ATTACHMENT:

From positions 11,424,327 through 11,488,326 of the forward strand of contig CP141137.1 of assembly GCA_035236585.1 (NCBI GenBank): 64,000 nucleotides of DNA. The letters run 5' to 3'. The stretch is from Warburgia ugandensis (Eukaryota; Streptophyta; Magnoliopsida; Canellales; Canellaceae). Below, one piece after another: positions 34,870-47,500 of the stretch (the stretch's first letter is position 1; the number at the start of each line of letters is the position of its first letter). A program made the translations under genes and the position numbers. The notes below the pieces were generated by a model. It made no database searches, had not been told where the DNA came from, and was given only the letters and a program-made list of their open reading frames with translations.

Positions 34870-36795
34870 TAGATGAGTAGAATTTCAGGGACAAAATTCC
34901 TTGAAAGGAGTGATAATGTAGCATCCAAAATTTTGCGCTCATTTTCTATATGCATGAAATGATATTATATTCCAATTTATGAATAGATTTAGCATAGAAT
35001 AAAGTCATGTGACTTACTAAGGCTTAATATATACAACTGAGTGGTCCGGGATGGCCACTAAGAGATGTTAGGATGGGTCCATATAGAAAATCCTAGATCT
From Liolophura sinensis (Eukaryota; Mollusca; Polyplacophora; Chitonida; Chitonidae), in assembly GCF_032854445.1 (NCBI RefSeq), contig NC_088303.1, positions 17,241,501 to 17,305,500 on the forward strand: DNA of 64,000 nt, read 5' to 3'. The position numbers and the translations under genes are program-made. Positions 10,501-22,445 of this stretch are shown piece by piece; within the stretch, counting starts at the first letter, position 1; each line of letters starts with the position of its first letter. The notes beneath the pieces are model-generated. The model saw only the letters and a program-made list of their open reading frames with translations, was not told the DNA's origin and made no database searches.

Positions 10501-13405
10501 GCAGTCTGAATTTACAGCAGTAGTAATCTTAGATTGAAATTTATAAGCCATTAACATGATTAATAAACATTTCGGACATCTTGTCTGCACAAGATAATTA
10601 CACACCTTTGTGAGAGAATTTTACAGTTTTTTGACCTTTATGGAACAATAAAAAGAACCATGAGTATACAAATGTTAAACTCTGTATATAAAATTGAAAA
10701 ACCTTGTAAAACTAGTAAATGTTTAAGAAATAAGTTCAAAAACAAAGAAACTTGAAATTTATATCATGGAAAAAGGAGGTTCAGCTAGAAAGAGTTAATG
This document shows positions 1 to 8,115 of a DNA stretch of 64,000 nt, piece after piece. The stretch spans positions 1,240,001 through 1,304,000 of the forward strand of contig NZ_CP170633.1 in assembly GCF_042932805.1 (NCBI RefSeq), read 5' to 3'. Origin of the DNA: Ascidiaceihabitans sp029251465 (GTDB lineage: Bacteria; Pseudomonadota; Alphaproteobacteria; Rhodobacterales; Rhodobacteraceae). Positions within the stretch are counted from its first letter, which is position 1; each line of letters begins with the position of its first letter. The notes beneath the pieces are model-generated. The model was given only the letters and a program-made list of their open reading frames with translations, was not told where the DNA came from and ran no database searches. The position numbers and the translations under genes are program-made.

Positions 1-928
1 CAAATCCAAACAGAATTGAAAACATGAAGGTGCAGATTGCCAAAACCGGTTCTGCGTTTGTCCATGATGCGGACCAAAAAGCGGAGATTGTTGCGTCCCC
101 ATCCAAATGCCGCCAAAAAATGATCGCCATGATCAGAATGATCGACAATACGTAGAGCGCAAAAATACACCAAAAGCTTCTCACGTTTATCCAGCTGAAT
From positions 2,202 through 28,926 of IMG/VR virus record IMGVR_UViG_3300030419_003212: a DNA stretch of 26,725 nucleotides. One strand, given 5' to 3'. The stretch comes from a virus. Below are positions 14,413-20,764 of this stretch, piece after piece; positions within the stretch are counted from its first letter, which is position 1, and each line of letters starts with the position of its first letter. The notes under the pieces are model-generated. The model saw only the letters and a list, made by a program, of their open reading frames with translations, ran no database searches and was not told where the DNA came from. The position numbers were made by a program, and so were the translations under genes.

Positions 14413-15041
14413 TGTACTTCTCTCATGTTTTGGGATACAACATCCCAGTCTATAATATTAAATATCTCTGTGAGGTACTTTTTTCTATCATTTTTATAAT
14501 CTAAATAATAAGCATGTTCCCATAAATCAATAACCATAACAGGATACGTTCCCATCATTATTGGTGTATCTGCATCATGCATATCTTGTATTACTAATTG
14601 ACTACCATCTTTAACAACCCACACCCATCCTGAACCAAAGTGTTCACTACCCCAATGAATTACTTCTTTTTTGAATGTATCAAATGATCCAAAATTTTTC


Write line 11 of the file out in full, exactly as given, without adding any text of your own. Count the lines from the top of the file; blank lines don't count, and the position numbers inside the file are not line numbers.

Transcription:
This document shows positions 1 to 8,115 of a DNA stretch of 64,000 nt, piece after piece. The stretch spans positions 1,240,001 through 1,304,000 of the forward strand of contig NZ_CP170633.1 in assembly GCF_042932805.1 (NCBI RefSeq), read 5' to 3'. Origin of the DNA: Ascidiaceihabitans sp029251465 (GTDB lineage: Bacteria; Pseudomonadota; Alphaproteobacteria; Rhodobacterales; Rhodobacteraceae). Positions within the stretch are counted from its first letter, which is position 1; each line of letters begins with the position of its first letter. The notes beneath the pieces are model-generated. The model was given only the letters and a program-made list of their open reading frames with translations, was not told where the DNA came from and ran no database searches. The position numbers and the translations under genes are program-made.